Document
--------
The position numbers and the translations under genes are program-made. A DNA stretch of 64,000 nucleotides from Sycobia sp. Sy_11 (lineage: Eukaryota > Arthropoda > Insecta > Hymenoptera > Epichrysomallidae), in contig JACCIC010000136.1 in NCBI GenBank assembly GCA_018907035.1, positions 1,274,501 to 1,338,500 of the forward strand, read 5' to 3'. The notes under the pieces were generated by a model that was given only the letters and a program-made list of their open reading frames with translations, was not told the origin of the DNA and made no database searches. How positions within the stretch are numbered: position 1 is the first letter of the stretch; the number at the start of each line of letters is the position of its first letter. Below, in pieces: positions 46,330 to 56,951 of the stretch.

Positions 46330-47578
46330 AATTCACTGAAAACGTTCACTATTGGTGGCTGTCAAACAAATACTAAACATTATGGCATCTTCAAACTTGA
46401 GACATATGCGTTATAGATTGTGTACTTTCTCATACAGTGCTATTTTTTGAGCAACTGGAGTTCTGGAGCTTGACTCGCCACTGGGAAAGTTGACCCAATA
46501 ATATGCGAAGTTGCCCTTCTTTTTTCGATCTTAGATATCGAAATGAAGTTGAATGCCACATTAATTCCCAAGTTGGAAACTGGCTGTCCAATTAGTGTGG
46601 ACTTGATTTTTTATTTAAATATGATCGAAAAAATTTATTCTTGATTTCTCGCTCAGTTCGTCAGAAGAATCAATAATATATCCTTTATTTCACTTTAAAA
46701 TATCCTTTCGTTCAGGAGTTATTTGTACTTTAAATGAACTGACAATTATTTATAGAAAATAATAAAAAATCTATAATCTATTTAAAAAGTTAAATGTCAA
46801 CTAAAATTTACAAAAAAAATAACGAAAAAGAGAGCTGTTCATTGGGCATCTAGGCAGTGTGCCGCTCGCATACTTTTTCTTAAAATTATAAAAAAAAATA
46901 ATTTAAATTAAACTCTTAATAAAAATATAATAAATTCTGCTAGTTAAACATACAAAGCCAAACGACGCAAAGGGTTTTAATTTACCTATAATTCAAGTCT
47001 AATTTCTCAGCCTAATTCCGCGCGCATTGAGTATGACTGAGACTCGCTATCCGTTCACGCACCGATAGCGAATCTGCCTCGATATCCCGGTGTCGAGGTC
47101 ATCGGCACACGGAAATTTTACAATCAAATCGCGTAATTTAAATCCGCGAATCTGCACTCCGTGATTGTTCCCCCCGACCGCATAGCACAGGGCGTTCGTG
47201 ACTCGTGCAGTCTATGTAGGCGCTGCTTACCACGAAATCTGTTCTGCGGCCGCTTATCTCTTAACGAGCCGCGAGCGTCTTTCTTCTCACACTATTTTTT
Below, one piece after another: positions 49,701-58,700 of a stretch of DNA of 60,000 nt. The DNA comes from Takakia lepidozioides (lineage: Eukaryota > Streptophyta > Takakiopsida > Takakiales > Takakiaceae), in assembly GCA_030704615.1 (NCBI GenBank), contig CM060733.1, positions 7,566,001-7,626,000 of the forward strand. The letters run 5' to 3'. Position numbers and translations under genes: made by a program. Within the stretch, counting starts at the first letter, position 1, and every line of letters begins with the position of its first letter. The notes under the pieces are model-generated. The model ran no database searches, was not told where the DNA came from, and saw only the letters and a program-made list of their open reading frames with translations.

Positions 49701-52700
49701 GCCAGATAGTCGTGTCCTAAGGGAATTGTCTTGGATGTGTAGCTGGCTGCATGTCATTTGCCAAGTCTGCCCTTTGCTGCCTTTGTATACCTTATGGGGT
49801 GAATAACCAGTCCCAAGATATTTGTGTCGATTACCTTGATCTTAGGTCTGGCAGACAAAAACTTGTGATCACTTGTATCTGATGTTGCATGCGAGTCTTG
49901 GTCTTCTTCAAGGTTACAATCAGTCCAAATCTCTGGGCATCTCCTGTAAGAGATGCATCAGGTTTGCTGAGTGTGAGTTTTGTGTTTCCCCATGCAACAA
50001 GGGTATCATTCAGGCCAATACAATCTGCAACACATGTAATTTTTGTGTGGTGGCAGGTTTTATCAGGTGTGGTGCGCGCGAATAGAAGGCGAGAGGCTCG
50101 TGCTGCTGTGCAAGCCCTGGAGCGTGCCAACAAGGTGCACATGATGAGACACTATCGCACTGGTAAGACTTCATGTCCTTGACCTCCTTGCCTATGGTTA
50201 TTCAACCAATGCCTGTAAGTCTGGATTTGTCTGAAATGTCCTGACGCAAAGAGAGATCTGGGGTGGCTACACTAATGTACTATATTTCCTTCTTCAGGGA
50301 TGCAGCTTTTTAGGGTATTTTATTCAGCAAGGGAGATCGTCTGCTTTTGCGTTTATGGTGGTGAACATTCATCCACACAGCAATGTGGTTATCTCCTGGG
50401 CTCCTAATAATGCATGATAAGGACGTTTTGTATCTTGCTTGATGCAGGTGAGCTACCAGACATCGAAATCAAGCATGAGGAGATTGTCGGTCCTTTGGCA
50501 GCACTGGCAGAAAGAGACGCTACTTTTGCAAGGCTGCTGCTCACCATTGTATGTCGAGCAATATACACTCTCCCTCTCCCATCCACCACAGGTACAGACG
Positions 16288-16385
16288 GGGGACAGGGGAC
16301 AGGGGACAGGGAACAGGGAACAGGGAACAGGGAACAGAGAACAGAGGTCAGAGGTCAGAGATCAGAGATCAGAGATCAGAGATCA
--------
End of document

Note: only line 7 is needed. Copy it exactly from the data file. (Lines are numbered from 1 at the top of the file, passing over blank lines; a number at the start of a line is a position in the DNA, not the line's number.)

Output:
46701 TATCCTTTCGTTCAGGAGTTATTTGTACTTTAAATGAACTGACAATTATTTATAGAAAATAATAAAAAATCTATAATCTATTTAAAAAGTTAAATGTCAA